Posted on July 02 2018
Keto, Paleo, Vegan, Atkins, no-carbs, macro-counting …… there are so many different eating plans that it’s sometimes hard to know which genuinely offer health benefits. Some are, at best, a fad and some are potentially dangerous.
There is currently a lot of enthusiasm about intermittent fasting (IF). This describes an eating pattern which cycles between periods of eating and periods of fasting or severe calorie restriction. IF diets include the 5:2 diet, alternate day eating, and the 16:8 plan, when individuals eat for eight hours during each 24-hour period.
I became interested in learning more about the health effects of IF when I came across an article published in Nature Reviews Cardiology, an extremely well-respected and scientifically rigorous medical journal. The article, Interventions to promote cardiometabolic health and slow cardiovascular ageing1 (available at https://www.nature.com/articles/s41569-018-0026-8), gives a comprehensive overview about what we can do to lead a long and healthy life. In addition to emphasising the importance of physical activity and reducing psychological stress, the paper also described the tremendous impact of IF and calorie restriction.
Intermittent Fasting and Meal Timing
Calorie restriction has been shown to be an incredibly powerful means of slowing ageing and reducing the risk of multiple chronic diseases in rodents1. Similarly in monkeys, reducing calorie intake by 30 per cent led to a halving of deaths due to cardiovascular disease and cancer reviewed in 1. It also slowed the processes of age related hearing loss, brain shrinkage and loss of muscle bulk. In human studies, calorie restriction without malnutrition has been found to result in improvements in cholesterol levels, blood sugar levels, inflammation and blood pressure reviewed in 1.
There is growing evidence that meal timing and diet quality both have a vital role in promoting cardiovascular and metabolic health.1 In mouse models, intermittent fasting can increase lifespan by up to 30 per cent, and it can also protect the mice from obesity, high blood pressure, diabetes, inflammation and the clinical progression of heart disease reviewed in 1. In humans, there is data suggesting that alternate day fasting or fasting for any two non-consecutive days throughout the week can reduce body mass, fat mass, waist circumference, levels of unhealthy cholesterol in the blood and blood pressure reviewed in 1.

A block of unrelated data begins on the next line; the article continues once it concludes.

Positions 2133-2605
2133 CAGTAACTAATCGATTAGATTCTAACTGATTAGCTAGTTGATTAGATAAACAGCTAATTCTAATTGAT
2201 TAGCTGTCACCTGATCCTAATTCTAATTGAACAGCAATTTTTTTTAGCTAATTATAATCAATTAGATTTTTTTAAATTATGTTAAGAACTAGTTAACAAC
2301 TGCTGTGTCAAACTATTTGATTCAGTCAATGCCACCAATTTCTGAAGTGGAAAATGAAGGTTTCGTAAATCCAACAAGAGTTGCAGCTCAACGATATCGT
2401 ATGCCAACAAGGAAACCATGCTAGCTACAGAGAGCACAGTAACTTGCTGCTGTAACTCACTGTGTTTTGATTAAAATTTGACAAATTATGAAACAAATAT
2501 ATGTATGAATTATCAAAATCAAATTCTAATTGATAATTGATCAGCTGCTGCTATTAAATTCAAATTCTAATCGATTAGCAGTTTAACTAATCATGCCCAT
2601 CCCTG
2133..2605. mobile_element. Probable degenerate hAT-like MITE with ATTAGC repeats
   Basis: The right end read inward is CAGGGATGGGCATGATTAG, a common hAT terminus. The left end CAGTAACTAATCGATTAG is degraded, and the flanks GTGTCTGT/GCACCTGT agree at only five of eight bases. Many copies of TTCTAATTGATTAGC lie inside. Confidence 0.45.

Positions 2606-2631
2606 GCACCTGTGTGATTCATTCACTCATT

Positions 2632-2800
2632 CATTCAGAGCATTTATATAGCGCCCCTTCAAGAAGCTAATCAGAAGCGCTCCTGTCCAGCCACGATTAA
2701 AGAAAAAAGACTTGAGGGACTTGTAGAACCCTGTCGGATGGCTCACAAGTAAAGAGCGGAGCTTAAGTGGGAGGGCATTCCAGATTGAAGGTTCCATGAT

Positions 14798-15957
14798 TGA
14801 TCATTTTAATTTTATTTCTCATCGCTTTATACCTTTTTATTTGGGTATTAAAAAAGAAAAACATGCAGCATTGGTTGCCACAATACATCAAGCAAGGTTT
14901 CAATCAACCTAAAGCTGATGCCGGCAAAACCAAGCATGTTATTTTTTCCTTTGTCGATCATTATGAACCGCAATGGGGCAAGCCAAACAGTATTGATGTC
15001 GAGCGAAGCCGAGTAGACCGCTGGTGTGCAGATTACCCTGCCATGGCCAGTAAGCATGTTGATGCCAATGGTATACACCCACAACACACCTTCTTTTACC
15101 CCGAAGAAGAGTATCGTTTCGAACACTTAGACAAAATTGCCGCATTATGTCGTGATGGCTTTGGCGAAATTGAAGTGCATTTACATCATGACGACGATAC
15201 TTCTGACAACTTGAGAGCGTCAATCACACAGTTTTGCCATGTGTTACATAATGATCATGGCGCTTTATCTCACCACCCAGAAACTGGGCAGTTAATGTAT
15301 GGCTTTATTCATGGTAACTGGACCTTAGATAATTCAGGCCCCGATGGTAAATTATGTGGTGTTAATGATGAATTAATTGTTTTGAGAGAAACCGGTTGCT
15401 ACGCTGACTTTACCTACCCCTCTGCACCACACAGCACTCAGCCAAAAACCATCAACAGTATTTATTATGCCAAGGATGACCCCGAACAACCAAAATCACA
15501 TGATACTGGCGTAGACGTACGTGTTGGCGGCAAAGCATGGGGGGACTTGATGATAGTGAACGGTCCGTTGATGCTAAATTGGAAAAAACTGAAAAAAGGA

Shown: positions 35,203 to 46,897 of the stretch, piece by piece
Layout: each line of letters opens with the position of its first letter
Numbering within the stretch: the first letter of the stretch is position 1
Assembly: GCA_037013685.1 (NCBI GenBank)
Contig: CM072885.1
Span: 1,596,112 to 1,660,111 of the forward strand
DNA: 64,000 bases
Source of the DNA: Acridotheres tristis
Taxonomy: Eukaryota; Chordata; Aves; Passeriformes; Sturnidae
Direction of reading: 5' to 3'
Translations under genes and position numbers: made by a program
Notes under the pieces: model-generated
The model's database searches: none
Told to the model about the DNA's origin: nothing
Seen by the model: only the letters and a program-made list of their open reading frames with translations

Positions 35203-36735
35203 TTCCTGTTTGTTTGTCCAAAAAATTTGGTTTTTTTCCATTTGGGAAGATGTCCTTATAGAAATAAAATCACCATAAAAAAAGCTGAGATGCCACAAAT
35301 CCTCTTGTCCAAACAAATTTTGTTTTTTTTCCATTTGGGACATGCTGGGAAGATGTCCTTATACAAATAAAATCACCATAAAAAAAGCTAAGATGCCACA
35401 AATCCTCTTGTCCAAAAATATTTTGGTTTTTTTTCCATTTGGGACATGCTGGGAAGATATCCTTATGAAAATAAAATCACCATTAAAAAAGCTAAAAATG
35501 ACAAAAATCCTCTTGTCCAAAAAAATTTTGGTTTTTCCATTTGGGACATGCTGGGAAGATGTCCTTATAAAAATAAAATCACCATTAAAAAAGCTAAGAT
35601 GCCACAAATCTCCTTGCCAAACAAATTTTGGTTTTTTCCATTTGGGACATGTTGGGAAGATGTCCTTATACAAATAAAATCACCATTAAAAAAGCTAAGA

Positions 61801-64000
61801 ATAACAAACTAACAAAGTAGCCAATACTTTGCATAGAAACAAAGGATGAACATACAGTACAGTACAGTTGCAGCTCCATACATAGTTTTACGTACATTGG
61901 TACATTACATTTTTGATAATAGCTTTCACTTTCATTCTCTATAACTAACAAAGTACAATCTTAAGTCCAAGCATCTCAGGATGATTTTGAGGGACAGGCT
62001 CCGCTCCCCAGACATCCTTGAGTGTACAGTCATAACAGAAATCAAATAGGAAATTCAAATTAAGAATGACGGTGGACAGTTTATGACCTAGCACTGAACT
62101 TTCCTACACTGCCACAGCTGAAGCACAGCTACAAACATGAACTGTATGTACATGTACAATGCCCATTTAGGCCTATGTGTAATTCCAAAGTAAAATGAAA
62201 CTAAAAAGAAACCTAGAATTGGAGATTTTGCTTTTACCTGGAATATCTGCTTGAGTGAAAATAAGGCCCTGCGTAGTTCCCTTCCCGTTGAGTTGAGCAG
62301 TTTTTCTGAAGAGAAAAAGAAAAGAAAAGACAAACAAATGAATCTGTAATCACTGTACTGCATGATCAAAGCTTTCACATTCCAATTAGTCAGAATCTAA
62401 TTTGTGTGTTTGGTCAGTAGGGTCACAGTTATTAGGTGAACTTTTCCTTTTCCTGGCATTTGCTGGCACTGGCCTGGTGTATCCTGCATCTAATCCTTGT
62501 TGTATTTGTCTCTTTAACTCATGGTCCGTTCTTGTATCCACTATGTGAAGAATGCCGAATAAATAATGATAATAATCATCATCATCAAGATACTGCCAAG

However, it’s not just when we eat, but what we eat that is important. I was surprised to learn that restricting protein or specific amino acids can have an effect in increasing health span and metabolic health reviewed in 1. In mice, both restricting consumption of the amino acid methionine, and reducing the protein: carbohydrate ratio resulted in an increased lifespan of up to 30 per cent reviewed in 1.
In humans, it has been shown that limiting our consumption of saturated fatty acids from animal sources can lower the unhealthy cholesterol in our blood and reduce the risk of heart disease reviewed in 1. An ideal approach is probably to follow a Mediterranean diet, and focus on eating food rich in fibre, vitamins and phytochemicals1, which are chemical compounds found in plants. If we aim to eat a small amount of animal products but have a high intake of vegetables, grains, nuts, seeds, fruits and olive oil, we would achieve a diet high in antioxidants and anti-inflammatories. This in turn could reduce our risk of heart disease1.
How does intermittent fasting work?
Intermittent fasting affects a multitude of molecular processes in our bodies. Some of the key effects it has are to reduce the unhealthy accumulation of lipids in the blood, to prevent chronic inflammation, to reduce immune activation and to improve insulin sensitivity, which helps to reduce the risk of Type 2 diabetes. Furthermore, intermittent fasting reduces oxidative-stress induced damage to lipids, proteins and DNA, and it reduces activation of the sympathetic nervous system. It can also alter hormone systems and energy-sensing pathways in the body and can diminish the accumulation of substances that can interfere with normal cell function reviewed in 1. Intermittent fasting also affects the bacteria which live in our guts - we will look at this in another article.
A Word of Caution
If you’re thinking about trying intermittent fasting, it’s always advisable to discuss your choices with a medical professional before making any significant changes to your diet. As with any eating plan you must always choose the option which is best suited to you as an individual. Although intermittent fasting does seem to confer many health benefits, it may not be appropriate for everyone, particularly those with certain illnesses.
Intermittent fasting appears to be an effective way of improving health, in particular cardiovascular and metabolic health. It may confer benefits such as improvements in cholesterol levels, blood sugar levels, inflammation and blood pressure. In addition to timing when you eat, it is also necessary to consider what you are eating. In the words of the famous physician, Sir Muir Gray2:
Another bit of advice is to eat nothing your great grandmother would not have been able to recognise; less food, less animal food, more grains and vegetables, and more walking, the cavemen had no car.
- Fontana L (2018). Interventions to promote Cardiometabolic health and slow cardiovascular ageing Nat Rev Cardiology https://www.nature.com/articles/s41569-018-0026-8 Epub ahead of print
Thank you to author Dr. Emma Short for this blog post.